Translation vs. Localization: Fast Facts

September 12, 2014

Translation SourceThanks to the Internet, our world is now connected more than ever before. It’s not only information and ideas that are being shared from all corners of the globe, but products and services as well.

With seventy percent of all internet users surfing the net in a language other than English, translation and localization of your company or product is the best way to make the most of today’s global marketplace.

To help you determine whether translation or localization will best meet your needs, we’ve compiled a list of facts about each of these services that we offer.


  • Localized content is not translated directly but instead adapted to express a message that has a similar meaning in the target culture.
  • Localization considers underlying factors such as cultural values, societal trends, common reactions to a certain topic, and the possible connotations of a given term.
  • Localization goes beyond the text to include details such as time and date format, graphics, visual elements, and even colors.
  • Localization is often used to target specific demographics of a foreign language audience.
  • Localization is necessary for content that aims to make an emotional connection, foster a relationship with the audience, or establish a brand’s identity in a new market.
  • Localization is commonly used for marketing material, websites, product descriptions, slogans, social media campaigns, and gaming.
  • The gaming industry frequently uses not only linguistic and cultural localization but also hardware and software localization, legal localization, and music and image localization.
  • Depending on the scope of a project, localization may be billed per word, hourly, or as a flat fee.
  • Localization requires recognizing local sensitivities. Even a professional translator with a deep understanding of the local culture may not have the skills needed for the effective localization of certain information such as product labels or safety instructions. Look for a language service provider that works with local translators and consultants who know the target culture and market.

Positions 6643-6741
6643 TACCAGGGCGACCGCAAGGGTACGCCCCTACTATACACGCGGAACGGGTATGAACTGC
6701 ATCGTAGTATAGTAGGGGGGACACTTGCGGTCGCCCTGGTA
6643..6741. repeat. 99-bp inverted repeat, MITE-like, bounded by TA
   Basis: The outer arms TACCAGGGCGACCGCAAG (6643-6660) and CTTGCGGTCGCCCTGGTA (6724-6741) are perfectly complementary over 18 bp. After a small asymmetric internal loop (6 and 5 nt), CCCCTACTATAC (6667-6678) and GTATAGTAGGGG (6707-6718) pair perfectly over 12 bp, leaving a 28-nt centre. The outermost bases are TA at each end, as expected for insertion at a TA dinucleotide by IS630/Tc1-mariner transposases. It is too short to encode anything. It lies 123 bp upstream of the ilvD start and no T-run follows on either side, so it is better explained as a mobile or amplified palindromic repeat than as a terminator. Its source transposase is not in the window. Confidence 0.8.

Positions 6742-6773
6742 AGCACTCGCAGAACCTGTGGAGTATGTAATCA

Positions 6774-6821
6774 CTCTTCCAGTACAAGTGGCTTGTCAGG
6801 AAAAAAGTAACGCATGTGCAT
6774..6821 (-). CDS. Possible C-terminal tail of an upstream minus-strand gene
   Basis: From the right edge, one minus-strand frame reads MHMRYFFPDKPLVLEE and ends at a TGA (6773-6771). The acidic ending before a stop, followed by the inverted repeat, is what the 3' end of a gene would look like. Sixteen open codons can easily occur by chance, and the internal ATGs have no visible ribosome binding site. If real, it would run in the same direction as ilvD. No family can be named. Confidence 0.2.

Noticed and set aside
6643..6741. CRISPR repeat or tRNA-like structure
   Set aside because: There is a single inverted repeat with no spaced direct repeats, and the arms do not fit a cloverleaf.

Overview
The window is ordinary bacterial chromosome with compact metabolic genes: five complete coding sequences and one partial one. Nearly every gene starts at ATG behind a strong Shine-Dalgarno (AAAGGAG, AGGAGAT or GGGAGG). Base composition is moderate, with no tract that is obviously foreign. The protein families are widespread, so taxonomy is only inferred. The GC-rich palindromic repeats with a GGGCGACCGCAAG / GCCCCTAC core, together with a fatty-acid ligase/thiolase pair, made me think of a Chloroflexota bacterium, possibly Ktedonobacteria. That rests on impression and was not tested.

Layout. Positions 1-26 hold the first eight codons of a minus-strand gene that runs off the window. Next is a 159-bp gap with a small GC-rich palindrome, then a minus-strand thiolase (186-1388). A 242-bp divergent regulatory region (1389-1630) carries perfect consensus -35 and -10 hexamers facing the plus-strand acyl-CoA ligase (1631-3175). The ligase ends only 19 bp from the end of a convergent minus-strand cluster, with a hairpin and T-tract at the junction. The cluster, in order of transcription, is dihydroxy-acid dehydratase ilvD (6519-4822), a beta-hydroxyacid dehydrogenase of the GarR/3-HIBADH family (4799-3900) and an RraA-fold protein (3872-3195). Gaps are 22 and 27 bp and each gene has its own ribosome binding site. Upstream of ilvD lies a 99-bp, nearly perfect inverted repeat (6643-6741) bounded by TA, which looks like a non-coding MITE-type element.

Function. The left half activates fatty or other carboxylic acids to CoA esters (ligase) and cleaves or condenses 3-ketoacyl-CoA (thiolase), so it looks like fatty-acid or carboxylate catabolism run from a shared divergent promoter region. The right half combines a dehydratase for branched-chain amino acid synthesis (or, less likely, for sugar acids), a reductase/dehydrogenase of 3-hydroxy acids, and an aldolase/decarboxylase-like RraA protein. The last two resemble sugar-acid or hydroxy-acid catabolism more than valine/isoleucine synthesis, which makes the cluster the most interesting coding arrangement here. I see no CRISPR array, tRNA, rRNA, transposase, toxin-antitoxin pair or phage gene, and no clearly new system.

• Translation expresses meaning across languages.
  • Translation usually deals only with linguistic content, either written or spoken words.
  • Translation requires expert knowledge of the two languages involved as well as specialized training in the processes and terminology of a specific industry.
  • Translation is an effective tool for making general information available to many people: packaging and labels, signage, internal communications such as training material, memos, and official documents, may only need to be translated instead of localized.
  • Translation services are usually billed per word. Rates will vary depending on the source and target language. In addition, the length of a text may also affect the price of translation, with discounts offered for larger projects.
  • Languages often differ in structure and word order preference and the most appropriate translation for a given term will depend on the context. Professional translation services should always be used to ensure that your message is communicated accurately and effectively in the target language.
  • Look for a language service provider that offers quality control through editors and proofreaders and works with professional translators who are native to the target language.

If you would like additional information on this topic or have questions on planning and executing your next translation or multilingual initiative, contact us today for a free 30-minute consultation or call us at (800) 413-7838.

One Comment on “Translation vs. Localization: Fast Facts”

  1. every translation will require some localization. The degree to which content is localized can vary depending on what’s required.